Religious Liberty is a first principle of America. The right to believe as we wish and to hold our own religious convictions on matters public and private is enshrined in the Constitutions and our nation’s laws. It has provided a wonderful shelter for Americans to exercise their religion in freedom and we should all be thankful for it AND we should all affirm it as a very good thing that should be respected. The very principle of it comes from Scripture and is the result of Biblical and Christian influence in our land. I am so very grateful for it and want it to continue.
 
But, Religious Liberty is NOT our Savior. It does not provide for us what we need to follow God – only God Himself does that. If it is taken away tomorrow, then we will go on and continue to follow Christ and love and serve and lay our lives down for others, because that is what Jesus did for us. And, it is what He calls us to do Him and for others.
 
Lots of things happening in America today. Lots of voices sounding the alarm about the loss of Religious Liberty. And, lots of people are telling us that Religious Liberty has its limits and they are defining those for us. I get it. But, let our eyes turn back to the Cross over the next few days. Let us remember that our citizenship is in Heaven and while we are proud to be Americans, we understand that this world is not our home. Let us cling more to Christ and the Cross instead of looking to worldly power and influence – or even trusting in good things for protection.
 
This is not a call to retreat from the public square. Jesus was crucified in public and His death and resurrection shook the world. But, maybe we should reimagine how we engage in the public square. Instead of trying to arrange a secular society to fit our perspective or find our protection from even the freedoms that we hold dear, we should be asking how we can serve and lay down our lives and die to ourselves even if our freedoms are altered from what we have understood them to be. This is hard, I know. It is hard to see things this way. I cannot do it on my own. I want to win and to have things my way. I want to feel safe and protected. But, when I see Jesus hanging there . . . it changes the way that I see the world and I recognize that I often want the glory when Jesus chose the cross.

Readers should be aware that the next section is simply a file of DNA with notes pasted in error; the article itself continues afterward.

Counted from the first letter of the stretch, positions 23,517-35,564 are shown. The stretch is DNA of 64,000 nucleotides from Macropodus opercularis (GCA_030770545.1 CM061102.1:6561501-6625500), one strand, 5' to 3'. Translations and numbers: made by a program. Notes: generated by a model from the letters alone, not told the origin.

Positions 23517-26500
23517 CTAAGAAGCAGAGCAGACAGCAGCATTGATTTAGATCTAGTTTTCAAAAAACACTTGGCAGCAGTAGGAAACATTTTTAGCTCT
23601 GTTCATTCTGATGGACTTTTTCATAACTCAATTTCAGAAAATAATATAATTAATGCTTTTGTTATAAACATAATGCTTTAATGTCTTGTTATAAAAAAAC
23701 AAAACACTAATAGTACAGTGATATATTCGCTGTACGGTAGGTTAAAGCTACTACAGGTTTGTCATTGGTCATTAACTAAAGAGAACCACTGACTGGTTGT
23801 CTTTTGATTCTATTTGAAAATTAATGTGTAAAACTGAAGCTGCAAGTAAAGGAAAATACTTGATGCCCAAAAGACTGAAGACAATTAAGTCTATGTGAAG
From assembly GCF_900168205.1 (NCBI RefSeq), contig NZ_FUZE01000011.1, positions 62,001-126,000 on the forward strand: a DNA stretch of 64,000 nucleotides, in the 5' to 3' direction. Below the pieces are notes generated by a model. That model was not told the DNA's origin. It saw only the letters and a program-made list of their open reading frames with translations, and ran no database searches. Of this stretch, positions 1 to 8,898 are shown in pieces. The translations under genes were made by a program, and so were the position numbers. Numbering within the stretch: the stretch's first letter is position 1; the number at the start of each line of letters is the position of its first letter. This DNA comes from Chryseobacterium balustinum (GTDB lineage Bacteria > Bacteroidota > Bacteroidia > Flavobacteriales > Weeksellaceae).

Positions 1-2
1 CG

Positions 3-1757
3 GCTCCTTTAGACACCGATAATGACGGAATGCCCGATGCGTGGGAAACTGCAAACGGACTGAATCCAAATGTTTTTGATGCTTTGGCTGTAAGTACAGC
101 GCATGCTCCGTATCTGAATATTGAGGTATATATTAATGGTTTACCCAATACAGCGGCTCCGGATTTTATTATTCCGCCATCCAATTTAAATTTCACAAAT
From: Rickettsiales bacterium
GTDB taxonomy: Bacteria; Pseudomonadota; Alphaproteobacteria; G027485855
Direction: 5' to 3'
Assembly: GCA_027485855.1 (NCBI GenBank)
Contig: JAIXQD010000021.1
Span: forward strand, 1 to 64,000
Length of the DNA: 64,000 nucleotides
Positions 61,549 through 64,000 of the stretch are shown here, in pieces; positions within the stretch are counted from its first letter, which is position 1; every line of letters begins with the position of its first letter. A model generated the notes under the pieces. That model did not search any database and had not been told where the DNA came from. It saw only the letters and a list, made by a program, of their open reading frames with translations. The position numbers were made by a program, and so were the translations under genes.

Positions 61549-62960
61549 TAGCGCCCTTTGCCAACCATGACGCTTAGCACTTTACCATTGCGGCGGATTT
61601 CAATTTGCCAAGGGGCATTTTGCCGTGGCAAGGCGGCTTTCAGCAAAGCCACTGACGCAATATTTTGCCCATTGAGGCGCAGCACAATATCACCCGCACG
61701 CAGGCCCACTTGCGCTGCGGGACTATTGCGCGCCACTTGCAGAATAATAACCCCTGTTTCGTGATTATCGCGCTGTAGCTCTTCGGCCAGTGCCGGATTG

Jesus was condemned by the World System and sentenced to death, but He did not allow Himself to be judged by it. His confidence was in the Father. “This is my son in whom I am well pleased . . .” Jesus knew who He was. “I Am.” And, He knew why He was there. His liberty was found in His identity and call from the Father and the world’s judgments could not take that away from Him.
 
Whatever happens, our hope is in Christ. And, it is because of Christ that we can love those who hate us and serve those who abuse us and love those that we do not agree with. It is because of Christ that we do not need to look to Religious Liberty to save us. Religious Liberty was not beaten or mocked or abused for us. Religious Liberty did not shed blood for us. Religious Liberty is not our Savior. Only Jesus is, and whatever happens wherever, we look to the Cross of Christ and we worship Him.
 
And, then we love others sacrificially.
 
 

2 Responses to Religious Liberty Is Not Our Savior

  1. Thank you for writing this. I have been upset that people want to retreat from reaching out to others who have different values and beliefs than they do. I really, really thing that it is of utmost importance to not retreat or hide behind the law but to open our arms and love people to Christ. No one comes to Christ through isolation. As I read the other day, “if your enemy asked for a wedding cake, make them two wedding cakes”…shower them with love. Shower them with God’s love and mercy and kindness. Just some thoughts…..